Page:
The new comedy Election has been justly praised for its sly take
on the American political process, though that's not the full extent of its
satirical triumph. Directed by Alexander Payne, from a script cowritten
with Jim Taylor (adapting a novel by Tom Perrotta), Election covers
the race for student body president at a high school in Omaha. What begins
as a spoof of homespun Midwestern values develops into a civics lesson
spiked with deceit, corruption, and the corrosion of ideals--in other
words, a typical campaign story.
Reese Witherspoon plays Tracy Flick, the kind of perky, soulless
overachiever who populates just about every public school in this
country--the kind for whom education is less about acquiring knowledge than
putting up impressive numbers. Matthew Broderick is Jim McAllister, the
social studies teacher who resents everything Tracy stands for, and who
recruits a popular football star to run against her for president.
Election lets each main character tell the story in his or her
own voice, in overlapping narration, a technique that illustrates the
distance between self-image and behavior. This is especially effective with
Broderick's well-liked "Mr. M," who lectures his classes (and the audience)
about the difference between morality and ethics, then invites his wife's
best friend to join him for a tryst at the local American Family Inn.
Witherspoon, who has been disappointing in recent roles, recovers nicely as
the almost feral Flick, a lonely girl with a maniacal streak.
The film's nasty tone is somewhat balanced by the other two narrators.
Chris Klein plays Paul Metzler, the former quarterback (sidelined by a leg
injury) and all-around nice guy, whose wide-eyed reaction to the events
whirling around him masks a general emptiness. The most straightforward
tale is told by Paul's sister Tammy (Jessica Campbell), a budding lesbian
with the most complicated motivations--she enters the campaign to spite an
ex-lover and causes a stir by promising to abolish the student
The filmmakers have a great deal of fun at the expense of the
pointlessness of high school elections, which aren't just popularity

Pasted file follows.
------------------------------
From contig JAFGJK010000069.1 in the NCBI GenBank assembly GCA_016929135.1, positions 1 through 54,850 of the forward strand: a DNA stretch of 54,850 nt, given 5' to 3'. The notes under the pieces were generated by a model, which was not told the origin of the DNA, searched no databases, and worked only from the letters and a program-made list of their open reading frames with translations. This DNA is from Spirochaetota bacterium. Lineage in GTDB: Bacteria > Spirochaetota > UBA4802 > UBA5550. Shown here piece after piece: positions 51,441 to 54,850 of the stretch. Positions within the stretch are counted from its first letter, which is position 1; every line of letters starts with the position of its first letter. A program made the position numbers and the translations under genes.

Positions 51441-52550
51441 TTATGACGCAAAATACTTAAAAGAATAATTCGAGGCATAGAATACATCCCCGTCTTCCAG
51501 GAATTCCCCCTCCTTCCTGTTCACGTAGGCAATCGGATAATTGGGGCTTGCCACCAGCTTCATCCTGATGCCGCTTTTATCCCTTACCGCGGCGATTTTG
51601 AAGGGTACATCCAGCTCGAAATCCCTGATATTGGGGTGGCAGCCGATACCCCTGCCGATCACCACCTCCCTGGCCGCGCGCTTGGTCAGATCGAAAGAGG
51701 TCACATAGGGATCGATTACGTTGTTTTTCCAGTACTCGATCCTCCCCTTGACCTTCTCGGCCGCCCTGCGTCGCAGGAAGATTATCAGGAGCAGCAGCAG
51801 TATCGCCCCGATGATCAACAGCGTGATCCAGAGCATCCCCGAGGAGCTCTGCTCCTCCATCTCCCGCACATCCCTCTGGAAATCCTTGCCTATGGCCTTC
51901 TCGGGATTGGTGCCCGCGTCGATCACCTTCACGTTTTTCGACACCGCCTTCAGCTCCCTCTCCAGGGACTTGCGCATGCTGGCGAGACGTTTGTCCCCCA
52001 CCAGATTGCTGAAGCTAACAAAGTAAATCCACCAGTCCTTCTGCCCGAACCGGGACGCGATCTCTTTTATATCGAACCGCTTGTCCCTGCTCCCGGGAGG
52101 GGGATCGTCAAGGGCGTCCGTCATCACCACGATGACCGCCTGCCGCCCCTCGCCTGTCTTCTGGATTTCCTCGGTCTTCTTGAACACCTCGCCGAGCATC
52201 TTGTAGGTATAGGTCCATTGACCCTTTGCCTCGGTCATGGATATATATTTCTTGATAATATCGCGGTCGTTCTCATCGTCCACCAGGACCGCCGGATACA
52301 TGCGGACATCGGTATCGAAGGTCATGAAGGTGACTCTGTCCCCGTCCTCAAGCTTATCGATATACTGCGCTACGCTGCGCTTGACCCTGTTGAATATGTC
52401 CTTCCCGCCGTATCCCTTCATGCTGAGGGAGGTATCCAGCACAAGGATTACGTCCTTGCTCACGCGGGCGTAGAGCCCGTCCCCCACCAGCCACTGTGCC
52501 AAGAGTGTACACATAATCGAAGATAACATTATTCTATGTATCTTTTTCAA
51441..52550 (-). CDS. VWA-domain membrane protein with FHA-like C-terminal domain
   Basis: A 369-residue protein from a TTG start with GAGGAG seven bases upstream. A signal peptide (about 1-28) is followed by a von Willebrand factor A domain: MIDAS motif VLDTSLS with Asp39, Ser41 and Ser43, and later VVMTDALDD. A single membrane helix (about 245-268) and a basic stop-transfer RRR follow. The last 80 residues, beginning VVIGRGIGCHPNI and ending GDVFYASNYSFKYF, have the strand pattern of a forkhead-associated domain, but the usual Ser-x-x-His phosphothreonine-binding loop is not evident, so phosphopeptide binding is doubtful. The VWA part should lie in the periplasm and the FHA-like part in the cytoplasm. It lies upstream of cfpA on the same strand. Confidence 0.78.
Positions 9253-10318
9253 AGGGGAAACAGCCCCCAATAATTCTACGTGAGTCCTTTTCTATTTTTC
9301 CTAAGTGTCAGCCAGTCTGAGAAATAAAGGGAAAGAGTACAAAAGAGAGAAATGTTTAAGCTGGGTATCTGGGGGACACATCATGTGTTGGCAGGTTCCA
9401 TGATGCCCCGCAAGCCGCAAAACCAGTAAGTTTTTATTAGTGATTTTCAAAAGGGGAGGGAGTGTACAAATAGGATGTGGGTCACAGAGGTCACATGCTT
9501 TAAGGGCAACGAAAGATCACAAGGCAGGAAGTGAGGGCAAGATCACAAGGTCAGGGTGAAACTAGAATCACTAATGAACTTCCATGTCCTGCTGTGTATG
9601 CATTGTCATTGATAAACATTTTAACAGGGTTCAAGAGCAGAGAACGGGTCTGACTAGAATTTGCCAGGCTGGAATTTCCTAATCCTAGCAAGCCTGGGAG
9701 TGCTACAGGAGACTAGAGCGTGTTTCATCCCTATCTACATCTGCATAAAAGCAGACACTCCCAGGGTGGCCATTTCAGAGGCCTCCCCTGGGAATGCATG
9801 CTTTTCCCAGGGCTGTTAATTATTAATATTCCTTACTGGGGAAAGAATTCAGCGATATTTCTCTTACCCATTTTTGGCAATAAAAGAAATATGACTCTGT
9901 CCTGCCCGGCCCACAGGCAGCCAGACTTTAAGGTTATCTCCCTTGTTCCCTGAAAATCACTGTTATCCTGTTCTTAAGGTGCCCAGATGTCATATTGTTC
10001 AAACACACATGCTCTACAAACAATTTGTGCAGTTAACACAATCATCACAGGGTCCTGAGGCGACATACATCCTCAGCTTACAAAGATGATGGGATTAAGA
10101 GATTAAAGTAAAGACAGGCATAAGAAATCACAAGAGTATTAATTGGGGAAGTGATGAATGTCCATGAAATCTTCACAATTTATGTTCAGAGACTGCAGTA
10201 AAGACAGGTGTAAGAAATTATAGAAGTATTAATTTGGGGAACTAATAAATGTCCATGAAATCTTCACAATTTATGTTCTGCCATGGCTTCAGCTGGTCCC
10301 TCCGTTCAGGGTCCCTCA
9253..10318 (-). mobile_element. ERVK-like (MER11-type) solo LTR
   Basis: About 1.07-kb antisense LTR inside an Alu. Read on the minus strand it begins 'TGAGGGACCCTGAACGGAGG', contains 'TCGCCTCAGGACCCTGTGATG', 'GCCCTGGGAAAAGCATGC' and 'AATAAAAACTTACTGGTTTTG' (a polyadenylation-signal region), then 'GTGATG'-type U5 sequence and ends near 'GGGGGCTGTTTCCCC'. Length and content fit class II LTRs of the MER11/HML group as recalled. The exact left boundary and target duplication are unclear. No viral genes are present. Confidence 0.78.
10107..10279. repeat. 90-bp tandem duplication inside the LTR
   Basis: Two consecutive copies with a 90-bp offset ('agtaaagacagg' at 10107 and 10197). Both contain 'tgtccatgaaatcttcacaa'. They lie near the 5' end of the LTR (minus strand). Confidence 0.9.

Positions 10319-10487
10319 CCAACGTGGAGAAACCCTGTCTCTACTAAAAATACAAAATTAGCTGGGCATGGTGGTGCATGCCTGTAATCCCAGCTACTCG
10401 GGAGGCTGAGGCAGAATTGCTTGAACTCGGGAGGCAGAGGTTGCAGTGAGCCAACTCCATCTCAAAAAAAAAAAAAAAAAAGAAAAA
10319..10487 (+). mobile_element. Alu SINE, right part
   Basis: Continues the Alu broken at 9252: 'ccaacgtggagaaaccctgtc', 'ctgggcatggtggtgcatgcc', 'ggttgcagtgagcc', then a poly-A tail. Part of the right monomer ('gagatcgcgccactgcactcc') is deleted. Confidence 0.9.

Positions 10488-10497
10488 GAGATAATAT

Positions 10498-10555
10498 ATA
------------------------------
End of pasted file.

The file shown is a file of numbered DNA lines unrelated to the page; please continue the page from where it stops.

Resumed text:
contests but overt wastes of time. Mr. M tries to set up the ritual as an
example of democracy--what he calls the freedom to choose between apples
and oranges. Except that the apples and oranges that McAllister draws on
the chalkboard both look like featureless circles; and as Paul astutely
points out, his fondness for each fruit varies day by day. (A better
metaphor for the American electorate you're unlikely to find.)
Like most successful satires (The Truman Show and Being
There leap to mind), Election is as much about the pathetic
struggles of everyman as it is about ideology. Payne and Taylor explicate
the growing tension that leads McAllister to manipulate the
campaigns--teaching the same dull facts, year after year, and then going
home to bland meals and his secret stash of pornography. He begins to
overestimate his own importance, and to believe that by saving the school
from Tracy Flick, he's actually making a difference.
But all of that is right on the film's hilarious surface. What makes
Election a deeper experience is the filmmakers' mastery of visual
cues, from the heightened mundanity of a soda can's ludicrous lettering to
the subtle coarseness of the printed name "FLICK" when you squint at it.
Their best visual joke is the simplest, and the most telling--the automatic
seat belt on McAllister's car, which slowly and inexorably wraps around his
body, as a potent symbol of a character strapped into a role he never
wanted to play.